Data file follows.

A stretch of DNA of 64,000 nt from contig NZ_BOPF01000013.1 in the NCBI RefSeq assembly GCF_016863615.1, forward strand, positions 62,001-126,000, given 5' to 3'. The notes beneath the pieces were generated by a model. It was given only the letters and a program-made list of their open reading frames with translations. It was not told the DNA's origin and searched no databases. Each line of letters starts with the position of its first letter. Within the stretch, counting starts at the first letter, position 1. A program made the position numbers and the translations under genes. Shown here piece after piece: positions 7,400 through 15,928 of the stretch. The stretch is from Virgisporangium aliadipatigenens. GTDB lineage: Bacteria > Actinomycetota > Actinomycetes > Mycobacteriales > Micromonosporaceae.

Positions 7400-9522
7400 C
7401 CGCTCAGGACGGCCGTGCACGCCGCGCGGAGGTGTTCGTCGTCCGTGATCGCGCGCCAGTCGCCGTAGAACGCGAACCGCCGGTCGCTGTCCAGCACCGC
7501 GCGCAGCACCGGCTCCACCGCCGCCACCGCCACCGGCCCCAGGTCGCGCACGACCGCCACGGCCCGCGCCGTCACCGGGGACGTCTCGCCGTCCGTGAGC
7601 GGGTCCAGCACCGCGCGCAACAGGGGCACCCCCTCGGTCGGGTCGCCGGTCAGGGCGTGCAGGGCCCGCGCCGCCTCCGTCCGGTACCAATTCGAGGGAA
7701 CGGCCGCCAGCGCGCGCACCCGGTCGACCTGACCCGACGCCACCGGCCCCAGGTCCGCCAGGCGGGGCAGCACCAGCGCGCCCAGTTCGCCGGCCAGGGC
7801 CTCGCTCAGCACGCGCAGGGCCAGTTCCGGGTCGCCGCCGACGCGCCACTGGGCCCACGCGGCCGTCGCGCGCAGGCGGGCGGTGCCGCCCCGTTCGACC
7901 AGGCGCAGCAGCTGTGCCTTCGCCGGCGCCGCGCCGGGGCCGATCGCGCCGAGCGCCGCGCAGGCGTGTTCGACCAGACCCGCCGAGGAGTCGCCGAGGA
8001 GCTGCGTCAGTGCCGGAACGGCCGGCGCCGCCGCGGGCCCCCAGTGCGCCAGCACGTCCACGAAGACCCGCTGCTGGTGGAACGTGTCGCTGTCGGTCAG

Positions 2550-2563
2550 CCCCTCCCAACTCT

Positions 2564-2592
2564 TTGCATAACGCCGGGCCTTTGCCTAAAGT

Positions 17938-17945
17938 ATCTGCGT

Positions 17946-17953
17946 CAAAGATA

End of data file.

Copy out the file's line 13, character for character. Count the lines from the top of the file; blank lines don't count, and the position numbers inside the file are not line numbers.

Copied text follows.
Positions 2564-2592